Pasta and beans

Printable version
Pasta and beans


. Difficulty: Medium . Serves: 4 people . Preparation time: 2 hours . Variety: Pasta


Known as pasta fazool in the Italian American community, this is the cornerstone of Italian soup-making. This recipe traveled easily from Italy along with the early immigrants. Beans and the other ingredients were easy to find, and the technique they used was just like back home. An inexpensive, nutritious soup, it cooked by itself while the woman of the house did her chores.
Some options to vary this soup would be to purée part or all of the beans they have been cooked, and before you add the pasta. This is the version kids love, and it is also used in restaurants for a seemingly elegant touch, although I like to bite into my beans. I also substitute rice or barley for the pasts, a common practice in the north of Italy, where rice is abundant.


1 pound dried cannellini beans
4 ounces bacon
3 large garlic cloves, peeled
Needles from 1 sprig fresh rosemary (about 1 tablespoon)
3 tablespoons extra virgin olive oil, plus more for serving
1 medium onion, chopped
1 medium carrot, chopped
2 tablespoons tomato paste
2 pounds russet potatoes (about 6 – 8 potatoes), peeled
2 fresh bay leaves
6 quarts cold water
2 tablespoons kosher salt
1 pound ditalini pasta
Freshly ground black pepper
Grated Grana Padano, for serving


Soak the cannellini beans overnight and drain.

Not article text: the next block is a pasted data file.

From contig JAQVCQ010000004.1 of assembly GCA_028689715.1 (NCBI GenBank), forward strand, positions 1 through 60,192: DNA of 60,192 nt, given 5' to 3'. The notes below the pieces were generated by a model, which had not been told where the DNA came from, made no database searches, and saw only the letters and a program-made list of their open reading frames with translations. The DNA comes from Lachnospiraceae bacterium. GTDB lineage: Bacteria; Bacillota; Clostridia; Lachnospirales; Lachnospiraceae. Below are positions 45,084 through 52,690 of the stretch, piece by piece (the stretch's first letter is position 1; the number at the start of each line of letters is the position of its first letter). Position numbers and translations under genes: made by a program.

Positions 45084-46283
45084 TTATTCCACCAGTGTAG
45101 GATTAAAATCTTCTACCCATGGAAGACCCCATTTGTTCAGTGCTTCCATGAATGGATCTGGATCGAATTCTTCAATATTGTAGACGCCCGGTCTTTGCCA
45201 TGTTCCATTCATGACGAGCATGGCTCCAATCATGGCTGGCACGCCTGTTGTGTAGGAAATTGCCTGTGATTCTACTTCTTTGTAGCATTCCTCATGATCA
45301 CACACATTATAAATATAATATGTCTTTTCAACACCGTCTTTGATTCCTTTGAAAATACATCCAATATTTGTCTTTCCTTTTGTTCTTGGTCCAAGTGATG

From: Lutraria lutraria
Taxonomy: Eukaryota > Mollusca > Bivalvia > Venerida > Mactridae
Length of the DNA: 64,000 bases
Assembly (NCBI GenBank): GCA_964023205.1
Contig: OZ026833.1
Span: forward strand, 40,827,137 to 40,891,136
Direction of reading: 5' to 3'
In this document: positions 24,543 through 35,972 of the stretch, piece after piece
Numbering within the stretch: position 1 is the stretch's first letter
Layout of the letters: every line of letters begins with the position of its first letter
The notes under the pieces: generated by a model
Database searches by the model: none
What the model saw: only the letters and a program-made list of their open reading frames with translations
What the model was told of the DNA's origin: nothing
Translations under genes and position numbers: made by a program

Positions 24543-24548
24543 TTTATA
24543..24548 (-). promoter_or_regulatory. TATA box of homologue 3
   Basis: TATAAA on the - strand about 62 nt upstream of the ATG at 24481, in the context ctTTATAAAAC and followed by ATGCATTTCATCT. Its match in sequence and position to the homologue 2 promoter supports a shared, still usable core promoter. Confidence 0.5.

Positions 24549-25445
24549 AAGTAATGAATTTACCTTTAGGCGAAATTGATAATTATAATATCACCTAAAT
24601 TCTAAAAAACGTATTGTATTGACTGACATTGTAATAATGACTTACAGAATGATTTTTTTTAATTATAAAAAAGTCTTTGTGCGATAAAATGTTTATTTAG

Pulse the bacon, garlic, and rosemary in a mini-food processor to make a fine textured paste or ‘pestata’.
Heat 3 tablespoons olive oil over medium heat in a large soup pot. Add the pestata, and cook until bacon has rendered its fat, about 3-4 minutes. Meanwhile, make the second pestata (you don’t have to wash the processor) by puréeing the onion and carrot. Add the second pestata to the pot, and cook, stirring occasionally, until it has dried out and starts to stick to the bottom of the pan, about 5 minutes.
Scrape the pestata to one side of the pan to clear a “hot spot,” add the tomato paste, and let cook for a few minutes, until lightly toasted. Stir the tomato paste into the pestata, and add the drained beans, the potatoes, and the bay leaves. Pour in the water. Bring the soup to a boil, cover, and let cook at a strong simmer until beans and potatoes are tender, about 1 hour and 15 minutes, uncovering to reduce liquid about halfway through the cooking time. Stir in salt.
With a large wooden spoon, mash the remaining potatoes against the side of the pot to thicken the soup. Return soup to a boil, add the ditalini, and cook until pasta is al dente. Season to taste.
Serve soup with a drizzle of olive oil and some grated cheese.
Lidia Bastianich